9:15am

Wed May 23, 2012
It's All Politics

How A College Kid May Have Helped Pick A Congressman

Originally published on Wed May 23, 2012 11:16 am

Thomas Massie's opponents were quick to complain that out-of-state money had "stolen" the election for him after he won the GOP nomination in Kentucky's 4th Congressional District.
AP

Thomas Massie won't be sworn in as a member of Congress until next January, but he has already put one of his supporters at the top of his Christmas card list.

Massie won the Republican nomination in Kentucky's 4th Congressional District, just south of Cincinnati, on Tuesday in large part due to the backing of James Ramsey, a 21-year-old college student in Texas.

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8:35am

Wed May 23, 2012
The Two-Way

'Morally Repugnant' Behavior Tolerated By Secret Service, Senator Says

Originally published on Wed May 23, 2012 11:09 am

In Cartagena, a prostitute stands on a corner in the historical district.
Manuel Pedraza AFP/Getty Images

The first congressional hearing into the scandal involving Secret Service personnel who allegedly cavorted with prostitutes in Colombia last month is set for this morning. As the time for that hearing approaches, a key senator is charging that such "morally repugnant" behavior appears to have been tolerated within the elite agency.

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7:58am

Wed May 23, 2012
The Two-Way

33 Years In Prison For Pakistani Doctor Who Aided Hunt For Bin Laden

Originally published on Wed May 23, 2012 7:22 pm

Osama bin Laden.
AP

Shakil Afridi, a Pakistani doctor who helped in the hunt for Osama bin Laden by trying to collect DNA from the al-Qaida leader and his family members, has been convicted of treason and sentenced to 33 years in prison, according to reports from Pakistan.

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7:21am

Wed May 23, 2012
The Two-Way

Finally, Egyptians Have Their Say

In Cairo, earlier today, a man cast his ballot.
Marco Longari AFP/Getty Images
  • Soraya Sarhaddi Nelson on 'Morning Edition'

"This is definitely the big event" on Egypt's way toward its own form of democracy.

That's how NPR's Soraya Sarhaddi Nelson summed up the news earlier on Morning Edition as she reported from Cairo about the opening day of the first free presidential elections in a nation that just a little more than a year ago was in the throes of a revolution that toppled President Hosni Mubarak's regime.

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6:42am

Wed May 23, 2012
Around the Nation

Construction Crew Works Gingerly Around Elephant

Transcript

RENEE MONTAGNE, HOST:

Good morning. I'm Renee Montagne. Oregon officials are trying to ease the stress of road construction, at least for one resident. Two-point-two miles of the Sunset Highway are being repaved. This could disturb Rose-Tu, a pregnant elephant at the nearby Oregon zoo. The Oregonian reports highway crews will move gingerly, letting Rose-Tu grow accustomed to the noise. They hope to avoid stress from vibrations in her feet and sounds captured by those elephant ears. It's MORNING EDITION. Transcript provided by NPR, Copyright NPR.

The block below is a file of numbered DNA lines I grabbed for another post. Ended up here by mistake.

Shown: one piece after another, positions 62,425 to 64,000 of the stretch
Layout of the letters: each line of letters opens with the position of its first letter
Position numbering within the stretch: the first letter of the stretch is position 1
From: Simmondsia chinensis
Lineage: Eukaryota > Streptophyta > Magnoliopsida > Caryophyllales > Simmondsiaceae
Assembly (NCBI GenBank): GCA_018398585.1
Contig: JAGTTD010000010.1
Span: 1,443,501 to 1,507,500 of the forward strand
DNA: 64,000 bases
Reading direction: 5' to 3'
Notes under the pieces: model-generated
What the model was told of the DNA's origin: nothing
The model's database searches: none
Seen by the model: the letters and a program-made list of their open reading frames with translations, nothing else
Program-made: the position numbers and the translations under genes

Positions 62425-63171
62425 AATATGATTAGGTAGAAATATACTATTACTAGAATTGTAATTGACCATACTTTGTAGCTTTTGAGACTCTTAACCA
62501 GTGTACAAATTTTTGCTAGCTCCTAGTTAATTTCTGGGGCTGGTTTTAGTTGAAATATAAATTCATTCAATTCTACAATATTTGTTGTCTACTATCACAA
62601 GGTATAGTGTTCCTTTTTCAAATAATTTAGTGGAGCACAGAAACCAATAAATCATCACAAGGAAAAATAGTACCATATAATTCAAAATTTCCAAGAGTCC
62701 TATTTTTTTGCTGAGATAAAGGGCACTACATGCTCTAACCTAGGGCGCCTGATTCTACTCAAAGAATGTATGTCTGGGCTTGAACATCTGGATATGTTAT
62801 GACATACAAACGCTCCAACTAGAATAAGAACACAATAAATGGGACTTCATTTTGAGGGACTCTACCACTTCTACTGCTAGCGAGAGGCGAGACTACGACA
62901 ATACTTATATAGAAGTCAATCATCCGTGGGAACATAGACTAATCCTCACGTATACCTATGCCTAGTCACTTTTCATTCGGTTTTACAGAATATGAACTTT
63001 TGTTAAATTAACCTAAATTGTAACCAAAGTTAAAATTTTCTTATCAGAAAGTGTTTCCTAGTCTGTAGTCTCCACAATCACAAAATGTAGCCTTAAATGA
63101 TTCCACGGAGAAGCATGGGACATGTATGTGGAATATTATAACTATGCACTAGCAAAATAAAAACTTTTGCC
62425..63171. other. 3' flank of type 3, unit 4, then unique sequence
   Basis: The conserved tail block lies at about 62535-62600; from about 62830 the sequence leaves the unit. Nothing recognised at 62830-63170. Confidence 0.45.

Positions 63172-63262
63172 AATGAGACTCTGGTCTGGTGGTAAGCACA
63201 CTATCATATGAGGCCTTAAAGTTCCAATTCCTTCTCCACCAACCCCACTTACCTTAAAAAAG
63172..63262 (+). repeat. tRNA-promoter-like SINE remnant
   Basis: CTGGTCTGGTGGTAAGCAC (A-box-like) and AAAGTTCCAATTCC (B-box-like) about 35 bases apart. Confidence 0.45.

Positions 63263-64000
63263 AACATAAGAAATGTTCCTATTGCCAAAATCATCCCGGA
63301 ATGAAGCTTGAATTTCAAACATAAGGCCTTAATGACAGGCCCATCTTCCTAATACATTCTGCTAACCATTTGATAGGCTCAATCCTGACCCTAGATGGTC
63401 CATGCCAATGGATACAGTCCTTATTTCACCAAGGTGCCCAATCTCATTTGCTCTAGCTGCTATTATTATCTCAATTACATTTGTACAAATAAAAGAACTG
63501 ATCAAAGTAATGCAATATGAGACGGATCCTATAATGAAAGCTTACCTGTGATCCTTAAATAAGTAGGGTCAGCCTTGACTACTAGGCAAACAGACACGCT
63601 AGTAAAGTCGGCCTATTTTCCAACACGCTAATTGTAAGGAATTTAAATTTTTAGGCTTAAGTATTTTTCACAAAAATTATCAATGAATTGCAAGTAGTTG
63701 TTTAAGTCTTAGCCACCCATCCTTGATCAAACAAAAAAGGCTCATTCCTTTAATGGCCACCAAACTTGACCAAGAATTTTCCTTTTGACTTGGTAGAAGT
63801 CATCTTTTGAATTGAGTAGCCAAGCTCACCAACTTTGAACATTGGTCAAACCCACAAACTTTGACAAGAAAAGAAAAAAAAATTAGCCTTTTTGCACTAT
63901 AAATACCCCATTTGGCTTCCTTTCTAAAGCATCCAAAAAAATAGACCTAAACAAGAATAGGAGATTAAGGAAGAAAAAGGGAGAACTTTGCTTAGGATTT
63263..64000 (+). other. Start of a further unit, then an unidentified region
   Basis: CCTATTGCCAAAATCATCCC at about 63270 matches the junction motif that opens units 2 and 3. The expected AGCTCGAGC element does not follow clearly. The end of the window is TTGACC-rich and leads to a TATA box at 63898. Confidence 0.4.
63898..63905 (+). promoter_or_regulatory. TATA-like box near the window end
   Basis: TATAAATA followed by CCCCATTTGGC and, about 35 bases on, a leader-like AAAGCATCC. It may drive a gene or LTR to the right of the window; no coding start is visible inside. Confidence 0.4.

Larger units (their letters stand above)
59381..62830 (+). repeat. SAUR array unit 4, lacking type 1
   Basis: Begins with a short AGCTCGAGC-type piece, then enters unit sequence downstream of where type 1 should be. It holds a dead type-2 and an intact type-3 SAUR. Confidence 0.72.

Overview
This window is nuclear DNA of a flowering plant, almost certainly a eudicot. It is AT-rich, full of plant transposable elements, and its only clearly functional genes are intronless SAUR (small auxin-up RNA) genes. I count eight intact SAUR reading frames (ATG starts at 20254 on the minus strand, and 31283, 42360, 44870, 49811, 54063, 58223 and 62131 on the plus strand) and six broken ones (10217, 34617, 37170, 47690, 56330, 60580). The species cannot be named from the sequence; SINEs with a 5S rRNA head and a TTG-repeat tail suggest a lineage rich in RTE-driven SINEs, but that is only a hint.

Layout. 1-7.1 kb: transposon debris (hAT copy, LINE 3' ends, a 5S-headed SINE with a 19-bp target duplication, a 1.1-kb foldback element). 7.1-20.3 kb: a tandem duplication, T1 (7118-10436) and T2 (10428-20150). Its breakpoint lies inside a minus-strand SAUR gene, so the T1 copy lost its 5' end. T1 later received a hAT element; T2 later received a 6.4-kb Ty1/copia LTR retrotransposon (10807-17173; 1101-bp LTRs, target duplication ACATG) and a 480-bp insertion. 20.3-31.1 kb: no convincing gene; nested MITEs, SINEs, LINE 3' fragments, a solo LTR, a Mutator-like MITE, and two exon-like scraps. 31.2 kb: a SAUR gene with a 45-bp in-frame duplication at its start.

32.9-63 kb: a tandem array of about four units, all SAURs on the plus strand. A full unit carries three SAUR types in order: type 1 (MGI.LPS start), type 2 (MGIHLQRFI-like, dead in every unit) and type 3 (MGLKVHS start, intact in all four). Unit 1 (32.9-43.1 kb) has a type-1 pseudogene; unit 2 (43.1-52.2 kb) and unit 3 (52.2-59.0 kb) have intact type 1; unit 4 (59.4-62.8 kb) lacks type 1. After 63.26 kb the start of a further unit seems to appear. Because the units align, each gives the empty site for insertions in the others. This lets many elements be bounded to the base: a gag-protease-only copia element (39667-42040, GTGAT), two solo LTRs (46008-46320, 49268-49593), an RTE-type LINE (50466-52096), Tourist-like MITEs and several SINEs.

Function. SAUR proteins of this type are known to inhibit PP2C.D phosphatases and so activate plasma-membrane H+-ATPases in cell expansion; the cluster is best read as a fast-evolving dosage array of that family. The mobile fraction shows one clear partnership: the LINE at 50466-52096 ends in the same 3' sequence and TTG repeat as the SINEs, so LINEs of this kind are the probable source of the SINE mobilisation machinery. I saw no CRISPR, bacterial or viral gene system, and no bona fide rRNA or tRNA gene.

6:29am

Wed May 23, 2012
World

Even Presidents Struggle To Keep Their Dignity

Originally published on Wed May 23, 2012 6:30 am

Transcript

STEVE INSKEEP, HOST:

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4:41am

Wed May 23, 2012
Middle East

Voting Opens In Egypt's Historical Election

Originally published on Wed May 23, 2012 5:22 am

Transcript

RENEE MONTAGNE, HOST:

This is MORNING EDITION from NPR News. I'm Renee Montagne.

STEVE INSKEEP, HOST:

And I'm Steve Inskeep.

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4:32am

Wed May 23, 2012
Business

The Last Word In Business

Originally published on Wed May 23, 2012 6:22 am

Gucci sued Guess over trademark infringement, citing multiple cases of designs it claimed were "studied imitations of Gucci trademarks

4:32am

Wed May 23, 2012
Movies

65th Annual Cannes Film Festival Opens In France

Originally published on Wed May 23, 2012 5:09 am

The movie being talked about the most at this year's Cannes Film Festival in the south of France is Michael Haneke's Amour. It's the 65th anniversary of the festival.

4:32am

Wed May 23, 2012
Afghanistan

Afghan Public Protection Force Profile

Originally published on Wed May 23, 2012 9:54 am

A U.S. soldier watches members of the Afghan Public Protection Force arrive at the transition ceremony on the outskirts of the Afghan capital Kabul on March 15. The APPF replaces all private security contractors in the country.
Ahmad Jamshid AP

Nearly two years ago, Afghan President Hamid Karzai ordered that gun-toting private security companies in his country be brought under state control. But the Afghan force to replace the foreign-funded contractors is off to a rocky start.

According to the U.S. Special Inspector General for Afghan Reconstruction (SIGAR), the new force will increase security costs for USAID projects and could even shut some of them down, at a loss of about $899 million. USAID in Kabul disagrees, and the dispute has gone public.

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